If fishing, this Venetian glass example would be a big catch
05/17/2014 12:00 AM
05/15/2014 4:27 PM
Q: I have had this giant Murano fish (it’s 17 by 14 inches) for more than 20 years. I believe this sculpture is by Loredano Rosin, but I am not positive because the Rosin brothers (Loredano and Dino) usually made sculptures of people. The piece is signed “L. Rosin.” Please help me find out if it is authentic and what the value might be.
A: This piece poses some problems because anyone with a diamond point pen can sign any name they want on a piece of glass with great ease. We would hate to speculate how many fake “Tiffany” signatures are out there, many of which were inscribed using a diamond point pen.
Perhaps we should begin by examining the fact that this is a “Murano fish.” Murano is a collection of seven small islands linked by bridges in the Venetian Lagoon, and it is a place where glass has been made for centuries. Specifically, in 1271, all the glass makers working in Venice were forced to move to Murano to reduce the risk of fire within the main city.
For a time, Murano was the leading European producer of glass (chandeliers, mirrors, beads), but decline in this industry began in the 18th century. Today, the glass industry is still working on the island making chandeliers and mirrors, but art glass and glass sculptures have become very important since the end of World War II.
We had a great deal of trouble finding reliable biographical information about Loredano Rosin (1936-1992), but from his autobiography we are told that he was from a family that had been glass workers — presumably on Murano — for generations.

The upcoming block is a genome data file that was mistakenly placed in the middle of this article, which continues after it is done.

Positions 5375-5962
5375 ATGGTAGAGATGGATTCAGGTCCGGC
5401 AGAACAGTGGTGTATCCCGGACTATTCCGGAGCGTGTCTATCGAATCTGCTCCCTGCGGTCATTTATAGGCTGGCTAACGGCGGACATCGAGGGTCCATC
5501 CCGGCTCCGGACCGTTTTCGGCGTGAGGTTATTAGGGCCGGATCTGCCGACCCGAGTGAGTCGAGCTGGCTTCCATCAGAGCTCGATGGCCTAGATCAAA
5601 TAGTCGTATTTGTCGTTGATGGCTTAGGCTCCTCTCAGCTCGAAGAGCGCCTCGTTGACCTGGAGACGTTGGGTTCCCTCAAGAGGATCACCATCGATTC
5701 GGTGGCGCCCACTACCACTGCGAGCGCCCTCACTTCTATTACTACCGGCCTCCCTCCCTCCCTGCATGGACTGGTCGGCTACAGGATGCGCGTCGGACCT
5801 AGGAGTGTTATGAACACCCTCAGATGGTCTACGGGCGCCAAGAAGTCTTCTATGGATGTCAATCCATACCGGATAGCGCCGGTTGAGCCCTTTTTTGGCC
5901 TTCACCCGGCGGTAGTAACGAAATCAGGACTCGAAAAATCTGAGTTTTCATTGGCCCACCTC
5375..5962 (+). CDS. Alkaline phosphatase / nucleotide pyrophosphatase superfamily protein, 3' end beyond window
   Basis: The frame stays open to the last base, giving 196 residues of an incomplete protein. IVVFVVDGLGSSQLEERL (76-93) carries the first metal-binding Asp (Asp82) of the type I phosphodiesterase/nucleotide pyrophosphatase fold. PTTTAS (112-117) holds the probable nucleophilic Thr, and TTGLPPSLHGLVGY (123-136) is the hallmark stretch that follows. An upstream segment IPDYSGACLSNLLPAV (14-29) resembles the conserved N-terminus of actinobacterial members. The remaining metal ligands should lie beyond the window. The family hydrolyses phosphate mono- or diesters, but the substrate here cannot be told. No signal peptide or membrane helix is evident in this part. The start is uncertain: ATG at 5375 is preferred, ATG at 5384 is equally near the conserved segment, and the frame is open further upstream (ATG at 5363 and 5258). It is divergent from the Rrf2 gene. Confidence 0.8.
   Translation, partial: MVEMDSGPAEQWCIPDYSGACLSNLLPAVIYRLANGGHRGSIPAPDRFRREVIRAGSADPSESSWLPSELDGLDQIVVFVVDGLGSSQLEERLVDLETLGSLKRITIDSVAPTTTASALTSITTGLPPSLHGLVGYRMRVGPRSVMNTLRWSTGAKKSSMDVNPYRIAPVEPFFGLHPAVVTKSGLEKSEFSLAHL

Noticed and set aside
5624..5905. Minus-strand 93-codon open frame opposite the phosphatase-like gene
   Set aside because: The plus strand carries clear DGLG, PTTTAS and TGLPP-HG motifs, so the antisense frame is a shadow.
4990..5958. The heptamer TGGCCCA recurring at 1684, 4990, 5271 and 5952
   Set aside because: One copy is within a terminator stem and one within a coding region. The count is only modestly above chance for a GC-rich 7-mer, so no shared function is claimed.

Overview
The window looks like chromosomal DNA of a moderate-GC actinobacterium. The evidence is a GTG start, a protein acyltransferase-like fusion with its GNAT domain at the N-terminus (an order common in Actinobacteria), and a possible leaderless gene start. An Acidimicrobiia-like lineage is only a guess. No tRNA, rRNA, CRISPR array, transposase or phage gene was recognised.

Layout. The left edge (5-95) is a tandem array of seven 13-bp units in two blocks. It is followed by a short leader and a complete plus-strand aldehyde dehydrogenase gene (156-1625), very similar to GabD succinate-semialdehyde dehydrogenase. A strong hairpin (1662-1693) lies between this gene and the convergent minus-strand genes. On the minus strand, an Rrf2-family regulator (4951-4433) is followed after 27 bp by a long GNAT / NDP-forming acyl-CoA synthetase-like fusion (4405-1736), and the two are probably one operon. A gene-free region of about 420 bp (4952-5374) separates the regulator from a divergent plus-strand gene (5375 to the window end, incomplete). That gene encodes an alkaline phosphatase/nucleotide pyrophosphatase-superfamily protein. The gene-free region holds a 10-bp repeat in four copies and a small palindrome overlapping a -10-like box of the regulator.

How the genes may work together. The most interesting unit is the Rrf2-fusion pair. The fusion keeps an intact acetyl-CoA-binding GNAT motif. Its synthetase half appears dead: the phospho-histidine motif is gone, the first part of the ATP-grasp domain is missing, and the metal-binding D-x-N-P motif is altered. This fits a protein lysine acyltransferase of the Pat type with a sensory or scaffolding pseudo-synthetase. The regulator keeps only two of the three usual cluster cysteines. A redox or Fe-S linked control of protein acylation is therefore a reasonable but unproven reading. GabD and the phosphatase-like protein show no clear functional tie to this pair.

Rosin describes his training in his autobiography and states that at one point he had his own glass shop with his brother, Micro, that we believe was called “Artvet.” That is according to the biography of Dino Rosin, Loredano and Micro’s brother. However, Dino’s information states that the family did not actually move to Murano until mid-1948.
Basically, Micro was the business and organizational part of the operation while Loredano was the glass master who trained young Dino (1948 to present) in the craft. In 1965, Loredano left Artvet to join Fucina Degli Angeli (”The Forge of the Angels”) to work with such modern masters as Picasso, Chagall, Jean Cocteau, Le Corbusier and others, and Dino went along to work with his brother.
Unfortunately, Loredano Rosin was killed in a boating accident in 1992 (one source said 1991), and today, Dino carries on the family art. It is true that both Loredano and Dino made a lot of human figure sculptures but we found Loredano images of a horse and a predatory cat, while Dino has done turtles, dolphins and cobras.
These all tend to be rather large tabletop sculptures that can be up to two feet or more long or tall. Most are signed, some are not, and some just were marked with paper labels. We found a reference that may or may not be accurate that at one time Loredano Rosin was a glass master for Salviati & Co., which was established in Murano in 1859, and this company often used paper labels that were easily removable.
As for values, Loredano Rosin’s works often sell at auction in the $1,000 to $1,500, but we did find a retail (gallery) value for one of his horse heads at $9,500. For more certain authentication of this sculpture contact Martha Hewitt Galleries in Cincinnati, Heritage Auctions in Dallas, or DuMochelles in Detroit.
Write to Joe Rosson, P.O. Box 27419, Knoxville, TN 37927, or email firstname.lastname@example.org. If you'd like your question to be considered for the column, please include a high-resolution photo of the subject, which must be in focus.
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